The Thermodynamics of Restoring Underwater Superhydrophobicity
PR Jones and AT Kirn and YD Ma and DT Rich and NA Patankar, LANGMUIR, 33, 2911-2919 (2017).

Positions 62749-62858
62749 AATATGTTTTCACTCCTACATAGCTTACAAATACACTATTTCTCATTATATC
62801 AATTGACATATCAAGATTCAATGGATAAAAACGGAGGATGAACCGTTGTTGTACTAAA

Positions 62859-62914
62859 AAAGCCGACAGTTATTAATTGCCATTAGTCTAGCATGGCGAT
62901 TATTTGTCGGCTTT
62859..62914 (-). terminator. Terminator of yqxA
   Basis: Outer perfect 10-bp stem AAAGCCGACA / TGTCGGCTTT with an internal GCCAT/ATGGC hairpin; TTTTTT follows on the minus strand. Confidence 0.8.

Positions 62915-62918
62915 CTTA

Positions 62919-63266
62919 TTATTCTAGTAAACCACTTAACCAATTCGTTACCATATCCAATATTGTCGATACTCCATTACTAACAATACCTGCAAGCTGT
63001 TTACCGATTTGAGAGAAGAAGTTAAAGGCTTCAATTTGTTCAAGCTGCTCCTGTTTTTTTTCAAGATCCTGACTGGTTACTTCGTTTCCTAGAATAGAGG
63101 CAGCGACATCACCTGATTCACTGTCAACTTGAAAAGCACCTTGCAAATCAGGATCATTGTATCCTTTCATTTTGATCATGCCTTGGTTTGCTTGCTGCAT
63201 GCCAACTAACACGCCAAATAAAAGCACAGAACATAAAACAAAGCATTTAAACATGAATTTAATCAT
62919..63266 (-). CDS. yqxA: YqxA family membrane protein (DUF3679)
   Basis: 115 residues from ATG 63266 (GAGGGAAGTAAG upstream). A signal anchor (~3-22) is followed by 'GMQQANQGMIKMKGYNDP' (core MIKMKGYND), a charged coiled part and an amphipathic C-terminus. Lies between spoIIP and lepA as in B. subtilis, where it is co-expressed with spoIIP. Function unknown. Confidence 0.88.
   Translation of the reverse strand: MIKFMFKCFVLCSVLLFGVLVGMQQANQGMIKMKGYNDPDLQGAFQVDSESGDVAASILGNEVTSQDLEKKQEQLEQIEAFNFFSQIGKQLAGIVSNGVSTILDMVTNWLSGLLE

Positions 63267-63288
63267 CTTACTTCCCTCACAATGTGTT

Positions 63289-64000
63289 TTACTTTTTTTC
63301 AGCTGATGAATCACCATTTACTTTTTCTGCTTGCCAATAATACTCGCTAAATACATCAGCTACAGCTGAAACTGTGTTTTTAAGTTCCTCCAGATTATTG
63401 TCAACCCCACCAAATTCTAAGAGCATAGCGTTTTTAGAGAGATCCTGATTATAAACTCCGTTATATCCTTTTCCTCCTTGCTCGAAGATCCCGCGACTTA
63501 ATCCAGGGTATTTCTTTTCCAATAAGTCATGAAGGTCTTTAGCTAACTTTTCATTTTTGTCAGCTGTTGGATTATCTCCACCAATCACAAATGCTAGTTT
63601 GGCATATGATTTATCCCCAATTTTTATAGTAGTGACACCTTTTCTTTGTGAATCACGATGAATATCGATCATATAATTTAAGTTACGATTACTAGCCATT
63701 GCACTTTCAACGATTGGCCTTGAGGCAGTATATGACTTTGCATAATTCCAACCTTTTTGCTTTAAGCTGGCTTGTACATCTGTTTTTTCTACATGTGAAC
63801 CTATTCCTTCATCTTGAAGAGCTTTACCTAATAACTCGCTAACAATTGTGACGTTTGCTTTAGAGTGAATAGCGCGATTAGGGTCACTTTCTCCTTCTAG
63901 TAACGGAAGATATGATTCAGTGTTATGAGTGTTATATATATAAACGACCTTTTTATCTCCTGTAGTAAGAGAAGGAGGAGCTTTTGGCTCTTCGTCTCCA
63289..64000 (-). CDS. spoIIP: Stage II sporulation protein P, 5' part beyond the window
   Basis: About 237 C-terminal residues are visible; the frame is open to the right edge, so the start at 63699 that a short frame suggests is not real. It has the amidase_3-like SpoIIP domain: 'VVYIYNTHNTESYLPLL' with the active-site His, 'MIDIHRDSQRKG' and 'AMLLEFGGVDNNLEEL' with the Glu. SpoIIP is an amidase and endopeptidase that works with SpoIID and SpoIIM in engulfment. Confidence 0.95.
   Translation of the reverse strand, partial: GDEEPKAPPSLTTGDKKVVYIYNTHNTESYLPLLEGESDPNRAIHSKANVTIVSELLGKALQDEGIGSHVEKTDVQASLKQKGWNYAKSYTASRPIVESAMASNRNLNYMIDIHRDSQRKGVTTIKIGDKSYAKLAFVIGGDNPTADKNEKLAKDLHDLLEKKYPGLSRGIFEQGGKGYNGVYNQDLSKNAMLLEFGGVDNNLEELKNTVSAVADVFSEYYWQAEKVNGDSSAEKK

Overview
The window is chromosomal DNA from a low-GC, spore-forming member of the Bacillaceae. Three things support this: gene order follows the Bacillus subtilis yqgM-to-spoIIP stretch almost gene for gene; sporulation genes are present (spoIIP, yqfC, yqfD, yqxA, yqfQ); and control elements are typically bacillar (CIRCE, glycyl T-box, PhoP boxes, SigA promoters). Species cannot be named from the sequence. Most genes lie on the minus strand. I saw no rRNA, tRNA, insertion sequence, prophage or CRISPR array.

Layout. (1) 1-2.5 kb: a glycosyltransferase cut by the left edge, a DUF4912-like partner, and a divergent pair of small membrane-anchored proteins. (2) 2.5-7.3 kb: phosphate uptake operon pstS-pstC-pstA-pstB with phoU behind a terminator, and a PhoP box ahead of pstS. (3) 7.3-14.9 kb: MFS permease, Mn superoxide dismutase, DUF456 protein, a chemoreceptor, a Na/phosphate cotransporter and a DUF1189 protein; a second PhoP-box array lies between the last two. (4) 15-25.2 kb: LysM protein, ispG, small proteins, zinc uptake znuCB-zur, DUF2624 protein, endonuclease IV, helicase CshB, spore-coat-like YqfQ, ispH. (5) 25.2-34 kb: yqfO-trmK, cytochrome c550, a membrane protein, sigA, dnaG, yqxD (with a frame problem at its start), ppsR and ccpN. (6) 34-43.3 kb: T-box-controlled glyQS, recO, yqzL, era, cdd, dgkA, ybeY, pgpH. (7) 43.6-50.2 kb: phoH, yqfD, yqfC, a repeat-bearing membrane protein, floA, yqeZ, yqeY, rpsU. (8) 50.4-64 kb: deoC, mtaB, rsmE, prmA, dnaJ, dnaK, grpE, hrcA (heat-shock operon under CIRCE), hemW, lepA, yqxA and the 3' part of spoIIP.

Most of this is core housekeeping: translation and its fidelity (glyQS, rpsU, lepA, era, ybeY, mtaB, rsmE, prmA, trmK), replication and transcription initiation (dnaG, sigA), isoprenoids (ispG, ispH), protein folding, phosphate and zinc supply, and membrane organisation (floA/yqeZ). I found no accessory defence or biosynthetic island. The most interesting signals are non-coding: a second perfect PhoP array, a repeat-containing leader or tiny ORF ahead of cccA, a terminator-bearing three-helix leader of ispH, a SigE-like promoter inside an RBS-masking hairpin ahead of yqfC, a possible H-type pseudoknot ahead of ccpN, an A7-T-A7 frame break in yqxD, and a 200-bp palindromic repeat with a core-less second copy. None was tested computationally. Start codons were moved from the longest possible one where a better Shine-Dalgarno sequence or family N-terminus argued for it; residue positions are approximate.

Super-hydrophobic surfaces submerged in liquids are susceptible to permanently becoming wet. This is especially true when the ambient liquid is pressurized or undersaturated with air. To gain insight into the thermodynamics of restoring underwater superhydrophobicity, nucleation theory is applied to the design of spontaneously dewetting conical pores. It is found that, for intrinsically hydrophobic materials, there is a geometric constraint for which reversible superhydrophobic behavior may occur. Molecular dynamics simulations are implemented to support the theory, and steered molecular dynamics simulations are used to investigate the energy landscape of the dewetting process. The results of this work have implications for the efficacy of underwater superhydrophobicity and enhanced nucleation sites for boiling heat transfer.
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